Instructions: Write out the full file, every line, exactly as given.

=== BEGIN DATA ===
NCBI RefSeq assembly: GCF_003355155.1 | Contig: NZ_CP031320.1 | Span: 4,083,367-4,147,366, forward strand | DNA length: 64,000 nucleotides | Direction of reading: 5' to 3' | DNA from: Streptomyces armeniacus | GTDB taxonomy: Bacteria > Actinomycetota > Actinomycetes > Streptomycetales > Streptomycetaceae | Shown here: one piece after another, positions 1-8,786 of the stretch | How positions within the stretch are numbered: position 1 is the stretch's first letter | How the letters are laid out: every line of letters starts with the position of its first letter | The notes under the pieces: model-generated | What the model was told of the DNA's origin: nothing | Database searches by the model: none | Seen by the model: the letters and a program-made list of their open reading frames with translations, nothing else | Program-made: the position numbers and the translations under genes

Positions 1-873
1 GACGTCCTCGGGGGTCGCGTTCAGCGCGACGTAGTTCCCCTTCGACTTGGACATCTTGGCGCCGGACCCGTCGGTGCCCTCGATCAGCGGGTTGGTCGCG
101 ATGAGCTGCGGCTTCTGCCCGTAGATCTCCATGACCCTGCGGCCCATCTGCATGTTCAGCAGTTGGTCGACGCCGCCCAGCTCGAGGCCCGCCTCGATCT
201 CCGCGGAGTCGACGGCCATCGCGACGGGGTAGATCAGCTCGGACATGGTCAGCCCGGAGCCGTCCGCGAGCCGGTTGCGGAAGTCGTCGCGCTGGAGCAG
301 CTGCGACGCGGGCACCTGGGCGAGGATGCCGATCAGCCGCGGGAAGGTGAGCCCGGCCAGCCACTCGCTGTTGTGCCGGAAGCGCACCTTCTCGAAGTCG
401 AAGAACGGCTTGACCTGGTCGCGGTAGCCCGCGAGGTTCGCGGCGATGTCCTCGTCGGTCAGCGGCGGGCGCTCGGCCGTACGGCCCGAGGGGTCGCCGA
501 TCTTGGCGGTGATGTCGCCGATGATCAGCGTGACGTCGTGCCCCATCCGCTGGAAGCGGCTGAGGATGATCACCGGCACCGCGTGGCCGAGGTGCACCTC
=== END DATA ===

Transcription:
NCBI RefSeq assembly: GCF_003355155.1 | Contig: NZ_CP031320.1 | Span: 4,083,367-4,147,366, forward strand | DNA length: 64,000 nucleotides | Direction of reading: 5' to 3' | DNA from: Streptomyces armeniacus | GTDB taxonomy: Bacteria > Actinomycetota > Actinomycetes > Streptomycetales > Streptomycetaceae | Shown here: one piece after another, positions 1-8,786 of the stretch | How positions within the stretch are numbered: position 1 is the stretch's first letter | How the letters are laid out: every line of letters starts with the position of its first letter | The notes under the pieces: model-generated | What the model was told of the DNA's origin: nothing | Database searches by the model: none | Seen by the model: the letters and a program-made list of their open reading frames with translations, nothing else | Program-made: the position numbers and the translations under genes

Positions 1-873
1 GACGTCCTCGGGGGTCGCGTTCAGCGCGACGTAGTTCCCCTTCGACTTGGACATCTTGGCGCCGGACCCGTCGGTGCCCTCGATCAGCGGGTTGGTCGCG
101 ATGAGCTGCGGCTTCTGCCCGTAGATCTCCATGACCCTGCGGCCCATCTGCATGTTCAGCAGTTGGTCGACGCCGCCCAGCTCGAGGCCCGCCTCGATCT
201 CCGCGGAGTCGACGGCCATCGCGACGGGGTAGATCAGCTCGGACATGGTCAGCCCGGAGCCGTCCGCGAGCCGGTTGCGGAAGTCGTCGCGCTGGAGCAG
301 CTGCGACGCGGGCACCTGGGCGAGGATGCCGATCAGCCGCGGGAAGGTGAGCCCGGCCAGCCACTCGCTGTTGTGCCGGAAGCGCACCTTCTCGAAGTCG
401 AAGAACGGCTTGACCTGGTCGCGGTAGCCCGCGAGGTTCGCGGCGATGTCCTCGTCGGTCAGCGGCGGGCGCTCGGCCGTACGGCCCGAGGGGTCGCCGA
501 TCTTGGCGGTGATGTCGCCGATGATCAGCGTGACGTCGTGCCCCATCCGCTGGAAGCGGCTGAGGATGATCACCGGCACCGCGTGGCCGAGGTGCACCTC